Budget 2020 will see the wage subsidy scheme targeted and extended, free trades training and apprentices, 8000 new public houses and intends to create thousands of new environmental jobs.
It is part of a new $50 billion Covid-19 Response and Recovery Fund, allocating:
Wage subsidy scheme
Budget 2020’s wage subsidy extension sees a $3.2 billion boost to the scheme, paying for eight additional weeks to the businesses most hard hit by Covid-19.
From June 10, businesses that have lost or expect to lose at least half of their revenue in the 30 days prior will be eligible for the wage subsidy extension.
Already, $10.7b has gone to employers to keep their staff on via the original wage subsidy scheme.
Free trades training and apprenticeships
Free trades training for all ages is being rolled out in Budget 2020, costing $1.6 billion.
Education Minster Chris Hipkins said extending the free targeted vocational training courses from just school leavers to all ages would help people who had lost their jobs from the Covid-19 fallout.
“It will include courses linked to industry skills needs, in building and construction, agriculture and manufacturing and also vocational courses like community health, counselling and care work."
A targeted tourism recovery fund gives $400 million to the struggling industry, however, no further details were given on this funding.
Tourism Minster Kelvin Davis said they will look at what support the industry needs in days to come.
The Government is putting $3b into infrastructure projects, on top of the $12b set aside last year.
The Infrastructure Industry Reference Group has already received almost 2000 submissions for projects and will “soon decide” which ones to fund.
Rail is getting an extra $1.2b, brining the total funding for rail to $4.6b.
Eight thousand new public and transitional homes have been promised in Budget 2020, estimated to cost $5b.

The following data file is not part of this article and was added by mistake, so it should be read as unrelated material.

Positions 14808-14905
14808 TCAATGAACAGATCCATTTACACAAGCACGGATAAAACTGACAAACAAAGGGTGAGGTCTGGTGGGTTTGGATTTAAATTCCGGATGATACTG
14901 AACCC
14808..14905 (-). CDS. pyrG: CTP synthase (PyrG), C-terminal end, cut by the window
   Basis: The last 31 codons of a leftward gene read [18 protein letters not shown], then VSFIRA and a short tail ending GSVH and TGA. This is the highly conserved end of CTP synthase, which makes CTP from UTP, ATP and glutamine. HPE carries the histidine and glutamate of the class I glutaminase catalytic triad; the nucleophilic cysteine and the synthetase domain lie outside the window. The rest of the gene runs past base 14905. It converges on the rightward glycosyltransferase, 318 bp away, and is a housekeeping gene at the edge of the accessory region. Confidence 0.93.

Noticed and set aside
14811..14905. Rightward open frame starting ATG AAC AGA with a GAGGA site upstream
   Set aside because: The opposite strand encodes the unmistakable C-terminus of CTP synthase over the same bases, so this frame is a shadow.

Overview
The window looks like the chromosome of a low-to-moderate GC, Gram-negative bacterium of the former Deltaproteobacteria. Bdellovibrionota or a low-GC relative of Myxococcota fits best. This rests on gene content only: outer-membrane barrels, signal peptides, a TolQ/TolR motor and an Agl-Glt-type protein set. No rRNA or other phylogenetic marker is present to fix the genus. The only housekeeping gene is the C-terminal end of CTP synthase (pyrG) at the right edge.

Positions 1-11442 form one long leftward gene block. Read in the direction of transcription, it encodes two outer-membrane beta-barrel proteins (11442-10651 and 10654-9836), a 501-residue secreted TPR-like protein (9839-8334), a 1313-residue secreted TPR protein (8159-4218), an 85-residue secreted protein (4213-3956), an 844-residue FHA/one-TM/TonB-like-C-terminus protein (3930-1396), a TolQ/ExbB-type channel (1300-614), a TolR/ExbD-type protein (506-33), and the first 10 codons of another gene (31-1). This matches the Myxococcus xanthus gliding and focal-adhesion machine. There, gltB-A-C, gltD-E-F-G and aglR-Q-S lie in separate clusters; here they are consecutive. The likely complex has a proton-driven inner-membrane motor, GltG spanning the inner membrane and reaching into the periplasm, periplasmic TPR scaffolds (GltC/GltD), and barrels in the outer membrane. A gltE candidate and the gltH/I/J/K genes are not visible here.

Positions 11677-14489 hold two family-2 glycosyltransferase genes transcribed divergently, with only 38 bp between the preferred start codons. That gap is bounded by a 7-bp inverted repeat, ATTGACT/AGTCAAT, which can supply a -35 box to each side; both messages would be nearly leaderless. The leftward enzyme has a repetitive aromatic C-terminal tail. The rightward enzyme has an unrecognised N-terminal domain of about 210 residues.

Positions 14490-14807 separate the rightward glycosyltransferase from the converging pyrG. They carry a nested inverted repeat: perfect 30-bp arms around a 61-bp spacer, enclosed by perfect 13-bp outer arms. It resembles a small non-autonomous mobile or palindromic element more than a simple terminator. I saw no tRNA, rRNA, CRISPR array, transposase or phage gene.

It also puts $570 million aside for income related rent subsides to support the build programme.
The insulation and heating programme will get a $56m boost, Housing Minister Megan Woods said.
Expected to create an estimated 11,000 new jobs, $1.1b will go to environmental jobs in New Zealand.
Climate Change Minister James Shaw said the funding “will not only help restore our natural landscapes, native bush, waterways and coast, it will give thousands of people access to well-paid work so they can continue to provide for their families”.
$433m for new jobs in regional environmental projects
$315m biosecurity, including weed and pest control.
$200m for DOCs Jobs for Nature Fund
$154m for new jobs enhancing biodiversity on public and private land
Social Services boost
$79m boost to social service providers
$36m in grants for community groups
$22m for family violence services
$20m for rural and fishing communities
$20m tertiary student hardship fund for 2020
$15m boost to Fruit in Schools and digital sales platforms for food producers
School lunch programme
About 200,000 more children in New Zealand will get a free lunch in the extension of the school lunch programme.
Just over $4b has been set aside for this.
$833 million to take pressure off disability support services
$12 million for “innovations”
$4.4 million to pay for in-between travel costs for disability carer
Defence gets $1.77b in operating and capital.
Of the $50b Covid fund -
Already spent: $13.9b
Already committed to the immediate response and economy: $15.9b
Remaining: $20.2b for future use